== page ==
Latebreakers: March 5, 2007

March 5, 2007

DEA proposes treating new ADHD drug as Schedule II

DEA proposes treating new ADHD drug as Schedule II
Should lisdexamfetamine dimesylate (Vyvanse, New River/Shire plc), the new molecular entity approved for ADHD, be classified under Controlled Substance Schedule II? That's what DEA proposed in a notice published in the Feb. 22 Federal Register. Lisdexamfetamine shares many pharmacological effects and abuse potential with amphetamine, DEA noted. Shire plans to launch the prodrug, which is therapeutically inactive until metabolized in the body, for the pediatric indication and to apply for an adult indication in the second quarter. Comments to DEA should be sent by March 26.

NCVHS warns industry not ready for NPI
In a report on the status of the National Provider Identifier (NPI) system to HHS, Simon Cohn, M.D., MPH, chairman of the National Committee on Vital & Health Statistics (NCVHS), warned that the group is "skeptical that the industry will be able to meet the target date for NPI compliance." NCVHS has been charged with the task of monitoring the healthcare industry's progress toward meeting the May 23 compliance date for implementation of NPI. According to the committee, some 20,000 pharmacies have not registered NPI numbers in its database. In addition, Cohn noted, HHS still has not disseminated its NPI data, making it difficult for healthcare providers, insurers, and other agencies to share NPI numbers and ensure that software systems work properly before the May 23 deadline. As a result, he concluded, "we're convinced that requiring complete compliance with the NPI standard on May 23 is unrealistic."

Increased risk of fractures with rosiglitazone
GlaxoSmithKline has notified healthcare professionals of an increased risk of fractures observed in female patients receiving one of its rosiglitazone-containing medications, such as Avandia (rosiglitazone), Avandamet (rosiglitazone/metformin), and Avandaryl (rosiglitazone/glimepiride)—all used to treat Type 2 diabetes. Final results of ADOPT, a clinical study that compared the efficacy of rosiglitazone with that of metformin and glyburide, showed significantly more fractures among women taking rosiglitazone. The majority of fractures were in the upper arm, foot, and hand. GSK said the number of patients experiencing hip and spine fractures was not increased in the rosiglitazone group. Preliminary analysis of a second, ongoing study of rosiglitazone showed results consistent with the ADOPT observations. GSK said the mechanism of the observed increase in fractures is unknown, but that the risk should be considered in female patients currently being treated with the drug.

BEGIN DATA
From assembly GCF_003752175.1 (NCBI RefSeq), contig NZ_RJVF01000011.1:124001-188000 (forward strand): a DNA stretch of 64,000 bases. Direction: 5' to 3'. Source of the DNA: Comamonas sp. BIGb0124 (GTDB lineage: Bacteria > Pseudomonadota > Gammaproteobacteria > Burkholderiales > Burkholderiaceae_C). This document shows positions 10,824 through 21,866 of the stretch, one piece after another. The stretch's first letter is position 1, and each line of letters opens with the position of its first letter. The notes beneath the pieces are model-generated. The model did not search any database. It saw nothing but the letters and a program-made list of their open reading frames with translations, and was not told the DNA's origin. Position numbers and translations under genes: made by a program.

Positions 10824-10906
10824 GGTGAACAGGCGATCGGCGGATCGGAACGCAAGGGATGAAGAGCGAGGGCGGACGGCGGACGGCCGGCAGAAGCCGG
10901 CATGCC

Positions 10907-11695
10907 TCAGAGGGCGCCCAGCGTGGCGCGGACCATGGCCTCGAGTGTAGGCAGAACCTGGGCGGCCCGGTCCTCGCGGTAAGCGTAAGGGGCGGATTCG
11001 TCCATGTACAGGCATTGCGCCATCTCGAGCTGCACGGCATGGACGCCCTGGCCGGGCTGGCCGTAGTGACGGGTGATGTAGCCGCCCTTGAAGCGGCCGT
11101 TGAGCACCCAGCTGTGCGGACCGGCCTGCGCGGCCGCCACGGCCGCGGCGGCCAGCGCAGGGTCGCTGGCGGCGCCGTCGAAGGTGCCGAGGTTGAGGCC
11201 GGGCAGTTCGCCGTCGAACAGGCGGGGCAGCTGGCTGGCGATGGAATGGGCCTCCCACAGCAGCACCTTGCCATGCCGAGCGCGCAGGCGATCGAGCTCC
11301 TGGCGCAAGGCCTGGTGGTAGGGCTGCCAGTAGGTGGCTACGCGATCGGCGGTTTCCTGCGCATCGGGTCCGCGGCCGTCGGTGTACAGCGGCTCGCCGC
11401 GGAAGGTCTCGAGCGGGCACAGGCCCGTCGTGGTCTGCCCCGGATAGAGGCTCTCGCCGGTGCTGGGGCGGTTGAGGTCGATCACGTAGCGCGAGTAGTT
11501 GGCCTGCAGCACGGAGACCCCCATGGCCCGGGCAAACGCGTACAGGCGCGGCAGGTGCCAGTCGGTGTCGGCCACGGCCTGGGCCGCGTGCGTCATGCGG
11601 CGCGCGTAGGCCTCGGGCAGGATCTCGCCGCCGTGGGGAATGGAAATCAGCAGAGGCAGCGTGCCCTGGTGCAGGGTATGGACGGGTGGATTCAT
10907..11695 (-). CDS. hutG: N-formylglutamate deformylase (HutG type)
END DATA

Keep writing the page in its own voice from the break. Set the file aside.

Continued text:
ACPE revises CE guidelines
ACPE has announced revised definitions for qualifying continuing education programs for pharmacists and pharmacy technicians. Beginning Aug. 1, the Universal Program Number assigned to each CE will include a "P" for programs targeted for pharmacists and a "T" for technicians. There will be a transition period from Aug. 1 through Dec. 31.

New warning for asthma therapy